Welcome to CBE’s Library

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Barr's historical insights provide context for contemporary teachings about women's roles in the church and help move the conversation forward.

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CBE partnered with Fuller Seminary to offer an eLearning course, “Eyes Open to Abuse,” on the FULLER Leadership Platform. It is intended for pastors, church staff, lay leaders, or congregants who want their church or organization to be better equipped to address and prevent domestic violence. 

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In The Making of Biblical Womanhood: How the Subjugation of Women Became Gospel Truth, Beth Allison Barr shares her personal story of rejecting complementarian views on male headship and female submission.

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Sojourner Truth was a remarkable woman. This article invites us to learn about and celebrate her life, while also lamenting the oppression she experienced that meant she had to be remarkable to be remembered. 

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Amanda Jackson (director of the Women’s Commission of the World Evangelical Alliance) leads a hopeful discussion with CBE 2021 international conference speakers on the impact of patriarchy in Irish churches and the barriers that women face.

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Many people don’t know that African American women were leading and pastoring churches from the beginning of the modern Pentecostal movement in the early 1900s. Meet two of these women: Lucy Farrow and Jennie Evans Seymour. 

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A Church Called Tov, co-written by Scot McKnight and his daughter Laura Barringer, addresses the importance of creating and sustaining a good (Hebrew tov) church culture.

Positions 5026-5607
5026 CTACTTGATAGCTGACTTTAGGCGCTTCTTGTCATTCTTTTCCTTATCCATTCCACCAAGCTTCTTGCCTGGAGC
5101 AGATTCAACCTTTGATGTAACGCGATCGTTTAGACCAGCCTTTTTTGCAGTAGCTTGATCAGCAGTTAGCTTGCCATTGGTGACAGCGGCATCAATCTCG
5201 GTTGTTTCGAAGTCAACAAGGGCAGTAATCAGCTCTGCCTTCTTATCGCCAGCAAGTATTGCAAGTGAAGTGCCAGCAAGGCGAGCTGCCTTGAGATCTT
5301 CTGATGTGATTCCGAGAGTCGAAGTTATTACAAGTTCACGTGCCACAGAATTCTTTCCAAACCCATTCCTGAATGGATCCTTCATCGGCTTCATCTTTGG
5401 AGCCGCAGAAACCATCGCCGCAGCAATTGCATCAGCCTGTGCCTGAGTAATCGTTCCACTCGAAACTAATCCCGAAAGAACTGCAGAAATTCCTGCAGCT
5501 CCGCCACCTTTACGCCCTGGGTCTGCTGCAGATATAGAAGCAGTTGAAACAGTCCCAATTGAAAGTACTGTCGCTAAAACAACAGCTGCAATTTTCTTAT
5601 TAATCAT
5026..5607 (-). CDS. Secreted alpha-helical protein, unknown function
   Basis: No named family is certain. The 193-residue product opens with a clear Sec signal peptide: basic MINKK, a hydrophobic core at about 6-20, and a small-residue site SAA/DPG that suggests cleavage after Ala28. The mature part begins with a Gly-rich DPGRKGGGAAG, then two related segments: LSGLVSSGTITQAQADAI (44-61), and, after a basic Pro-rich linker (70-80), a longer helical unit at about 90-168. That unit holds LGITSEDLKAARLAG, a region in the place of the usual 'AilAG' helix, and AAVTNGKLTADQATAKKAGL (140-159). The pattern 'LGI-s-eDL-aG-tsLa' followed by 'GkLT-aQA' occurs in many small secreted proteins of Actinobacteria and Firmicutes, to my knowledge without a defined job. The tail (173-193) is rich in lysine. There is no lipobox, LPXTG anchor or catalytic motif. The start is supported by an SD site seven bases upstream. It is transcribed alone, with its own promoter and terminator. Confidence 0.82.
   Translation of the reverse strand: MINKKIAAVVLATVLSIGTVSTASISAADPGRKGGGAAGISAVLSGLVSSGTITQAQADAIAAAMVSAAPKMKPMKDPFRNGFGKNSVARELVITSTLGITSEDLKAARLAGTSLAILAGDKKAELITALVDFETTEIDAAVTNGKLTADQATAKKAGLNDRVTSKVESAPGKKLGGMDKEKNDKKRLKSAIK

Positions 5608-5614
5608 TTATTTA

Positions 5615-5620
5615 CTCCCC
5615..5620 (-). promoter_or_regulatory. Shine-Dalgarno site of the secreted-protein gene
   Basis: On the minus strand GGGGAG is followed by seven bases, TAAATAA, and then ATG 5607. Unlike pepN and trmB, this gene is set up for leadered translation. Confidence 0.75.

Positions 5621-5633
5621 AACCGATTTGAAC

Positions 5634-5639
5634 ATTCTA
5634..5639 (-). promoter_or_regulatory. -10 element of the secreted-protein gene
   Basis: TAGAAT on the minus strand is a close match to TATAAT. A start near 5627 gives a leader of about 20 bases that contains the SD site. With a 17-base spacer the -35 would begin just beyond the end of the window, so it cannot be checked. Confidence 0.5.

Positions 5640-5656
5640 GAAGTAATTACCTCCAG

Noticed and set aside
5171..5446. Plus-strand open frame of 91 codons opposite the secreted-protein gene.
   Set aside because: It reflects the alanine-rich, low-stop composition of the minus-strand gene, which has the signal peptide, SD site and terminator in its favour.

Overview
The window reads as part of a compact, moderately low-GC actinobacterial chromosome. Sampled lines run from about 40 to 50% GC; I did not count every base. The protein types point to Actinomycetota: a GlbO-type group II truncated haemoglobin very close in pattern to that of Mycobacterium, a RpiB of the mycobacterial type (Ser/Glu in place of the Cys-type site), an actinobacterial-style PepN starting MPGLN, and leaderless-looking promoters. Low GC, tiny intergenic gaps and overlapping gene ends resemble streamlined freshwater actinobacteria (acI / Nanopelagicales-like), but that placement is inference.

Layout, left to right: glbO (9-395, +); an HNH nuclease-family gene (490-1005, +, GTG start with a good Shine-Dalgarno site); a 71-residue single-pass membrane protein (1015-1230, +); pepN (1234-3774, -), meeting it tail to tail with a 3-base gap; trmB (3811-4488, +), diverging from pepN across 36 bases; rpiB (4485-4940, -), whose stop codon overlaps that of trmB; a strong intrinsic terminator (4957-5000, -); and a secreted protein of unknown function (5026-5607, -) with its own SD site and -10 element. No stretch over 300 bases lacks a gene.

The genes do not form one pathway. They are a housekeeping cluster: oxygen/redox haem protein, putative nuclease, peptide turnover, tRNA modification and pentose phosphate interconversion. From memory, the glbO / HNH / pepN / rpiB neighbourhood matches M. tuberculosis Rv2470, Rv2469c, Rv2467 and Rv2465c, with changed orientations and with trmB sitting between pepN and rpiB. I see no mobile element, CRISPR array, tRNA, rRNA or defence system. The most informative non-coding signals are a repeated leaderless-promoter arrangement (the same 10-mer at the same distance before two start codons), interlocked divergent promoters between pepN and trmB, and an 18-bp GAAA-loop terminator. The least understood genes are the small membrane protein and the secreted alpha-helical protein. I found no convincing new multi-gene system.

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Rev. Dr. Prathia Hall Wynn was a womanist theologian, pastor, mentor, and civil rights activist who developed the concept of a “freedom-faith.” She is an important figure in Black history, women’s history, church history, and American history for her work towards a church and an America where all people are considered equal, regardless of their race, ethnicity, class, or gender.  

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Complementarianism framed our world, even before we knew what it was called. Yet the practice of complementarianism troubled us. It troubled us so much that we finally decided to challenge it. The Making of Biblical Womanhood tells this story.

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Arising from the experiences of Asian women, Asian feminist theology provides an example of viewing God not only as Father, but also as Mother.

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